Yes. Women of various backgrounds and perspectives are welcome to be a part of United Women in Faith, with the understanding that we first do no harm, speak only from our own experiences, listen with our head and heart, and be willing to grow and change. As the official laywomen’s organization of The United Methodist Church, our beliefs, practices, and positions will align with those of The United Methodist Church, and it is a blessing to be part of a church that values diversity and welcomes conversation about how to best love our neighbors. United Women in Faith offers many avenues to participate in our mission and sisterhood, and we invite all women who want to positively inspire, influence, and impact their communities to check us out.

Were conservative caucuses like Good News present at the 2024 General Conference?

Yes. Good News and the Wesleyan Covenant Association lobbied ahead of and during the recent General Conference in Charlotte. Both groups stated that their goals were to extend disaffiliation, a divisive exit process that required a great amount of the church’s time and resources. By a large majority, delegates from around the world said no to disaffiliation of any form, as there are other, less harmful ways for churches to leave the denomination inside and outside the United States. Good News declared the 2024 conference its last, and the Wesleyan Covenant Association is now led by a president who is no longer a part of The United Methodist Church.

Did the United Methodist position on abortion change?

No. You can find the updated statement on p. 28 of the Revised Social Principles, which passed General Conference.

How will the decisions of General Conference impact local churches?

For many churches, it will continue to be business as usual, with the new, lowered apportionment rate likely having the most direct impact beginning in January. Churches have the option to host same-sex wedding ceremonies and the option to receive appointment of an openly gay pastor. If your church is served by a deacon, deacons can now preside over sacraments. A new clergy retirement plan goes into effect January 2026.  

A reduced denominational budget will affect district, conference, regional, and global funding and mission, including resources benefiting local churches. And church leaders and membership should familiarize themselves with new resolutions passed to ensure their preaching, actions, and practices align.

Like every General Conference year, your bishop may change. Bishops are the administrative head of your annual conference and responsible for appointing district superintendents and pastors. The 2024 General Conference approved two new bishops for United Methodists in Africa and a reduction to 32 bishops in the United States, recommending no new episcopal elections at the 2024 Jurisdictional Conferences taking place this July. Current bishops would be assigned to cover two vacancies in the Western Jurisdiction and one vacancy in the Northeastern Jurisdiction, taking effect September 1, 2024.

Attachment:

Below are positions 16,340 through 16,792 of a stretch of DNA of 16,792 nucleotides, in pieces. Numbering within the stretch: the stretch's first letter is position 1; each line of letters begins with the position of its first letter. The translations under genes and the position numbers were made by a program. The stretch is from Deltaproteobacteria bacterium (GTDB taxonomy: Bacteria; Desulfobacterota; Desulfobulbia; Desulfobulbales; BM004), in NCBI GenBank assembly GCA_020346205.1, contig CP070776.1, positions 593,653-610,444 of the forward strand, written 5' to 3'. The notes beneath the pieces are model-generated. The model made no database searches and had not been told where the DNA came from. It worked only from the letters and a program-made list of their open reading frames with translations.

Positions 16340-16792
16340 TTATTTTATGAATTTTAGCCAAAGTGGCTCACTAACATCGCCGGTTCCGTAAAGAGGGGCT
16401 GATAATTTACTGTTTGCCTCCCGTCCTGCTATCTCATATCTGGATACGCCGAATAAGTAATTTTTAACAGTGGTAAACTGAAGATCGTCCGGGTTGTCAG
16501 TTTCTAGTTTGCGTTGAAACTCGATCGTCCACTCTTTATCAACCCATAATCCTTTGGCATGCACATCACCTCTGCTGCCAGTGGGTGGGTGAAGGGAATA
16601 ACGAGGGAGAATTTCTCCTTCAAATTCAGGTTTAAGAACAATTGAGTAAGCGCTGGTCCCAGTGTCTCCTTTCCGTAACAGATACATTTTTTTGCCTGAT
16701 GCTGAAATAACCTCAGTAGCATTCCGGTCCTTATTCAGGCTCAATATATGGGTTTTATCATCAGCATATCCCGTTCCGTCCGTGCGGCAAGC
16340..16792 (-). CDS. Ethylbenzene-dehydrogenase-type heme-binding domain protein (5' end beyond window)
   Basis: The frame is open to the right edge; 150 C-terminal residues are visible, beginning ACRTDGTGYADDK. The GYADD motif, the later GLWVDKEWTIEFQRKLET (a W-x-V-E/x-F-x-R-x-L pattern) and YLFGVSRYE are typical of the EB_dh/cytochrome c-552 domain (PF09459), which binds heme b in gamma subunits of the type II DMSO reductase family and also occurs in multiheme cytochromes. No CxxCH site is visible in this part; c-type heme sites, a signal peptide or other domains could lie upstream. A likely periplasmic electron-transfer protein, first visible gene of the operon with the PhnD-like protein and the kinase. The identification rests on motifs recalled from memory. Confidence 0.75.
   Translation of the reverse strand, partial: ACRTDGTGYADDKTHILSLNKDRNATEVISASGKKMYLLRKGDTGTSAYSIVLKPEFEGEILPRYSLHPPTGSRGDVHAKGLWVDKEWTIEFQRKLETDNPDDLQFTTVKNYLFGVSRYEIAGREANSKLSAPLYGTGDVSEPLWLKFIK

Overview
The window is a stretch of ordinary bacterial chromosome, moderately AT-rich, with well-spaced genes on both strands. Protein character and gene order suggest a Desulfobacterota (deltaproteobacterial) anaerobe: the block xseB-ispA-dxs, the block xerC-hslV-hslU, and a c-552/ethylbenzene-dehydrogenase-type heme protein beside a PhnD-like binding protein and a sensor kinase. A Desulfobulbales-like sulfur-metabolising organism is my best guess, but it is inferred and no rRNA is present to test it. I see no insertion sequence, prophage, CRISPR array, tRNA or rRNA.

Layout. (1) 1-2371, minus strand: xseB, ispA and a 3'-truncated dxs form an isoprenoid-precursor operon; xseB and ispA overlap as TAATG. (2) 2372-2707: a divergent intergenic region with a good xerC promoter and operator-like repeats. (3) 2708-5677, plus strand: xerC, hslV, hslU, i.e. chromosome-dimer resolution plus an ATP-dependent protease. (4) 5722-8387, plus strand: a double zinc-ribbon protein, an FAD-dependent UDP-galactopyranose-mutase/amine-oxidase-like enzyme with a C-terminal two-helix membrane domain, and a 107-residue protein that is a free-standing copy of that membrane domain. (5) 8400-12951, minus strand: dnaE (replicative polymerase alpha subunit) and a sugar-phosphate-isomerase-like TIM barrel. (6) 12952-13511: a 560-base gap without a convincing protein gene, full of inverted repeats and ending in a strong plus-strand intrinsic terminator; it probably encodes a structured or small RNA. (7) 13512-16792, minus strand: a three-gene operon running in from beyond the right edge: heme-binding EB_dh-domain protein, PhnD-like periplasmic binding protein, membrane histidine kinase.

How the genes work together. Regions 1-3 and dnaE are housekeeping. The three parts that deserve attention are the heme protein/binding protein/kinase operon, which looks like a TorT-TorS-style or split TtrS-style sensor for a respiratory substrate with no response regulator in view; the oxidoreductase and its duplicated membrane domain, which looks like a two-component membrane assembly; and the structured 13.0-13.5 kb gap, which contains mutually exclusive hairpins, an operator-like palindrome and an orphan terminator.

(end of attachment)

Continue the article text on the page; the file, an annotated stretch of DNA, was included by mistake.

In addition, your pastor and voting member to annual conference will need be informed about regionalization, the addition of “gender” and “ability” to Paragraph 4, and other constitutional amendments on which they will be voting. U.S. annual conferences will likely vote on amendments at their spring 2025 gatherings. United Methodist Communications has created a helpful infographic

How will the decisions made at General Conference affect our denomination now that so many churches have disaffiliated?

Some more churches may choose to leave in the name of the decisions made at General Conference. And: New people are joining the church because of the decisions of General Conference. There is reason to hope for joy and growth on the other side of this time of change.   

What is the Interim Committee on Organization for the U.S. Regional Conference?

As part of worldwide regionalization, the Council of Bishops will appoint a 20- to 25-member committee to organize the convening gathering of the U.S. regional conference. Members will be chosen among elected delegates, with a minimum of three members from each U.S. jurisdiction. The committee will work the secretary and business manager of the General Conference along with three central conference members elected from their conferences.

What is the new U.S. Regional Committee?

The U.S. Regional Committee established by the General Conference comprises all General Conference delegates elected in the United States and one lay and one clergy delegate from each central conference. This committee is now in effect and does not need to be ratified. Like the Standing Committee on Central Conference Matters, this committee in the days immediately prior to a regular session of General Conference review all petitions pertaining to the operation, governance, witness, and ministry of The United Methodist Church in the United States and are adaptable by the central conferences, will do so in the days prior the regular session of General Conference. Should regionalization be ratified by the annual conferences, this committee will expire to the become the U.S. Regional Conference.

The United Methodist Church approved full communion with the Episcopal Church. Does the Episcopal Church ordain women?

Yes, the Episcopal Church ordains women, and no diocese can deny ordination solely on the grounds of gender. The Episcopal Church will decide whether to affirm full communion likely in 2027.

Was the General Conference supportive of the work of the general agencies?

The majority of the legislation submitted by the general agencies was supported by the General Conference. You can learn about the important mission and ministries of the church’s 13 agencies on, where you’ll also find links to each agency’s website if you’d like to learn more about their General Conference legislation.

You can also review the denominational budget approved by the General Conference. The budget includes the World Service Fund, which supports Church and Society, Communications, Discipleship Ministries, Global Ministries, Higher Education and Ministry, Religion and Race, Status and Role of Women, and United Methodist Men, and the General Administration Fund, which supports Archives and History and Finance and Administration. Agencies can also receive direct giving. United Methodist Publishing House, United Women in Faith, and Wespath are self-funded.

If you have additional questions, reach out to Tara Barnes, director of denominational relations, at